http://onlinelibrary.wiley.com/doi/10.1002/adma.201204576/abstract

Not to detract from the research (which is great), but it should be attributed/cited correctly.

]]>**Megamaid ftw*

*Disclaimer: I did not read the article, I’m just pulling numbers of out the air here to illustrate the math

** 2nd disclaimer: I’m not dismissing this; I think it’s a brilliant idea but have to question the practicality of it.

Now, obviously the material has a non-zero mass and therefore weight, but what is the real density and/or weight of it? If said mass is expressed in miligrams (say, 100 mg) for a 1 meter cube, then the weight of said cube is 0.00098 newtons. 900 times 0.00098 is 0.882 newtons worth of oil. Crude oil has a density of (roughly) 825 kg/m^3, or a weight of roughly 8085 newtons.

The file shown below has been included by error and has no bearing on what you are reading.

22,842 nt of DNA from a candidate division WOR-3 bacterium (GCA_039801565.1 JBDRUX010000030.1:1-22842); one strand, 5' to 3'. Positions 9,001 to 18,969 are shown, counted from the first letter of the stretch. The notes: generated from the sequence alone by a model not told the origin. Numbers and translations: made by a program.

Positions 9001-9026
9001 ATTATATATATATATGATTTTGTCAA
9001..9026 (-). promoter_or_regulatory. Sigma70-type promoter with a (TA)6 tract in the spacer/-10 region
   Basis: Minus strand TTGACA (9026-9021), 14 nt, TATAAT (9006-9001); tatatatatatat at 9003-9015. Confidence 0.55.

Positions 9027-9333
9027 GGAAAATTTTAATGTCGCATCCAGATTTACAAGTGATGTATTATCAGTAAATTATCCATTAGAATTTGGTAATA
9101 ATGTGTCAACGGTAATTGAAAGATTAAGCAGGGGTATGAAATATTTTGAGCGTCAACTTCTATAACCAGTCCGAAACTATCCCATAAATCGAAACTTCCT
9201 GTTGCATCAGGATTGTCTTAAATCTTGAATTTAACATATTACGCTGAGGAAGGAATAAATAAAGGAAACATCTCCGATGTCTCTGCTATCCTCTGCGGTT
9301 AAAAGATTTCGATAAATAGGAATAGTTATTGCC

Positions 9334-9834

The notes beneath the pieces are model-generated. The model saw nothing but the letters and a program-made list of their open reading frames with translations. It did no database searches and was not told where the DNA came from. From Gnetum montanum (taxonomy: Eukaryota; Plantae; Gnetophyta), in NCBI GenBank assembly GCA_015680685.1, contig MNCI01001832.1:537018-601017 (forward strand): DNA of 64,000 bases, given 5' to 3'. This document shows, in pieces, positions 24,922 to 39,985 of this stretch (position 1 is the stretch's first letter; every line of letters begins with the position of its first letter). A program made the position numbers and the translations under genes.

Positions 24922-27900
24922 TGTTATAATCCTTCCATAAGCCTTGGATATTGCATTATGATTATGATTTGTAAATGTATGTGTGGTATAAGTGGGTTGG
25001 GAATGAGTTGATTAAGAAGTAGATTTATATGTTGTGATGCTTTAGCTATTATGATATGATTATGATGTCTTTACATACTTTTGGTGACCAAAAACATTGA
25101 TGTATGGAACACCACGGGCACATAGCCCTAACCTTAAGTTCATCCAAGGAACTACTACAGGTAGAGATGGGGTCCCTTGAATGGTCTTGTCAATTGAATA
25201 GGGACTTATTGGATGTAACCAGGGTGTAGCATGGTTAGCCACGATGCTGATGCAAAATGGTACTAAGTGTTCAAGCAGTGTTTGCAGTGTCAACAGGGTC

So based on that, we would need roughly 9167 m^3 (about a 21 meter cube) of the aerogel to contain 1 m^3 of crude oil. To me that only seems worthwhile if 1) the aerogel is quickly and completely reusable and 2) you can keep the oil from flowing back out until you move the gel over or into a containment vessel.

Still, they’re really interesting structures and I hope we can figure out uses for them other than looking cool and being interesting things to talk about.

*** Edited for dumb spelling mistake…

]]>The same could be said of a cube outlined in pvc pipe; the only reason the aerogel is more interesting is because it’s much stronger and the empty spaces are much smaller.

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